More than a year has passed since Pink and her son, Jameson, tested positive for COVID-19, and the singer is still reeling from the experience.
As Pink tells Heart Radio host Mark Wright, she thought her and her then-3-year-old son were going to die, because their symptoms were so dire. She explains, "This is going to sound crazy, but we had COVID last year, very early in March, and it was really bad and I rewrote my will... You know, at the point where I thought it was over for us."
Pink adds that she took the extra step of calling her best friend to make a request in case she didn't make it, leaving behind her husband Carey Hart and daughter Willow.
"I said, 'I just need you to tell Willow how much I loved her,'" she recalls. "It was really, really scary and really bad."
The singer continues, "As a parent, you think about, you know, what am I leaving for my kid? What am I teaching them? And are they going to make it in this world, this crazy world that we live in now? And what do I need to tell them if this is the last time I ever get to tell them anything?"
Pink and Jameson ultimately pulled through, and she lived to write her new song, "All I Know So Far." The single is dedicated to Willow, as it's filled with the life lessons she wanted to pass down to her daughter if she hadn't survived.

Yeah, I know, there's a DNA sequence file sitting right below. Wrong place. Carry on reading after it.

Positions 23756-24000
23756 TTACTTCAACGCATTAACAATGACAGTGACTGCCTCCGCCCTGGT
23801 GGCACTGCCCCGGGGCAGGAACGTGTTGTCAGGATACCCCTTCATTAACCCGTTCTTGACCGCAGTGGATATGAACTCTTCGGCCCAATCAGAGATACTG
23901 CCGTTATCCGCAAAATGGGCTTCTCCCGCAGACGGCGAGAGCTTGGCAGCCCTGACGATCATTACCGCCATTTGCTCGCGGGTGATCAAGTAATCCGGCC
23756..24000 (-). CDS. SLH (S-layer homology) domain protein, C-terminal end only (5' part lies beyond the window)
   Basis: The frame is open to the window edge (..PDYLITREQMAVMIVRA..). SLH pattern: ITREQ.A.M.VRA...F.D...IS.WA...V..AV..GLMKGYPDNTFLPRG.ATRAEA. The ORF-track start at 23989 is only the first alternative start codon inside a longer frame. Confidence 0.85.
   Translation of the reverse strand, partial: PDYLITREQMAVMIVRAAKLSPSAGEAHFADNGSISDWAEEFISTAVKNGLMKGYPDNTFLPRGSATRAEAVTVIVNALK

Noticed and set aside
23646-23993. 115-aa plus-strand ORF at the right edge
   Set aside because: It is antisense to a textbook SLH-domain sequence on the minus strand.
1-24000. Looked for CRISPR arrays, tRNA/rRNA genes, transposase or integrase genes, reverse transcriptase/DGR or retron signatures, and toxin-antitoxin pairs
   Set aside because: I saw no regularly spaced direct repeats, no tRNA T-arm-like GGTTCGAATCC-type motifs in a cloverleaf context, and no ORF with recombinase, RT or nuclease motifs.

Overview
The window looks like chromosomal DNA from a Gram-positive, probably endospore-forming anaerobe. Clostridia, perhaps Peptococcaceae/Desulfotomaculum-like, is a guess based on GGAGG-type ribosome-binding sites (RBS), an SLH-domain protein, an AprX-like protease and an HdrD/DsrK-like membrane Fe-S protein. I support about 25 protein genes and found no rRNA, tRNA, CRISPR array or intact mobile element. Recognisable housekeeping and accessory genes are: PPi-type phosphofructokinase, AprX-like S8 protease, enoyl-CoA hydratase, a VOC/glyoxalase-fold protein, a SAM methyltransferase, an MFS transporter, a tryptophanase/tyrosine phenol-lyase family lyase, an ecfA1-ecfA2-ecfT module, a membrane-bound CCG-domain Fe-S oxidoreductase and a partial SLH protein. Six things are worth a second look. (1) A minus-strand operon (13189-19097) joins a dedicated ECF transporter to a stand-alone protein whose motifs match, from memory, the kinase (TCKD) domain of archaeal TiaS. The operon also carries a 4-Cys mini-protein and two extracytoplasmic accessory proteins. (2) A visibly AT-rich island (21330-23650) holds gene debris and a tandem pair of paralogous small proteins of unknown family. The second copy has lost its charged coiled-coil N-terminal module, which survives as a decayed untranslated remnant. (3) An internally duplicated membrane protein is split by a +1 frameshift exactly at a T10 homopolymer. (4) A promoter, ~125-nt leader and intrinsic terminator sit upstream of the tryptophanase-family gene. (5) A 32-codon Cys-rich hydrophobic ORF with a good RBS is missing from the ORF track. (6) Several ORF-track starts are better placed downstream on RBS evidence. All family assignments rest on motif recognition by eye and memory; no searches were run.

The song also shares the name of Pink's upcoming documentary, which she calls the "most authentic" music documentary she's seen.
It's unclear if Pink: All I Know So Far will highlight her family's battle with coronavirus, but Pink has previously detailed just how frightening the illness truly is.
Last April, she talked to Ellen DeGeneres about how she and Jameson contracted COVID-19 at the start of the pandemic, when doctors were still figuring out how to treat patients. She recalled how quickly their symptoms worsened, saying, "Thats the point where you are just kind of like, OK are we going to the hospital? Like what are we doing right now? Because this is the scariest thing I've ever ever been through in my whole life."
After recovering, the artist donated $1 million to COVID relief efforts in acknowledgement of the need for testing.
"It's very controversial to people that I was able to get my hands on a test. I would say two things to that. I would say, you should be angry that I can get a test and you can't, but being angry at me isn't going to help anything. It's not going solve the issue of the fact that you can't get your hands on a test," the singer explained at the time. "You should be angry about that. And we should work together to try and change that."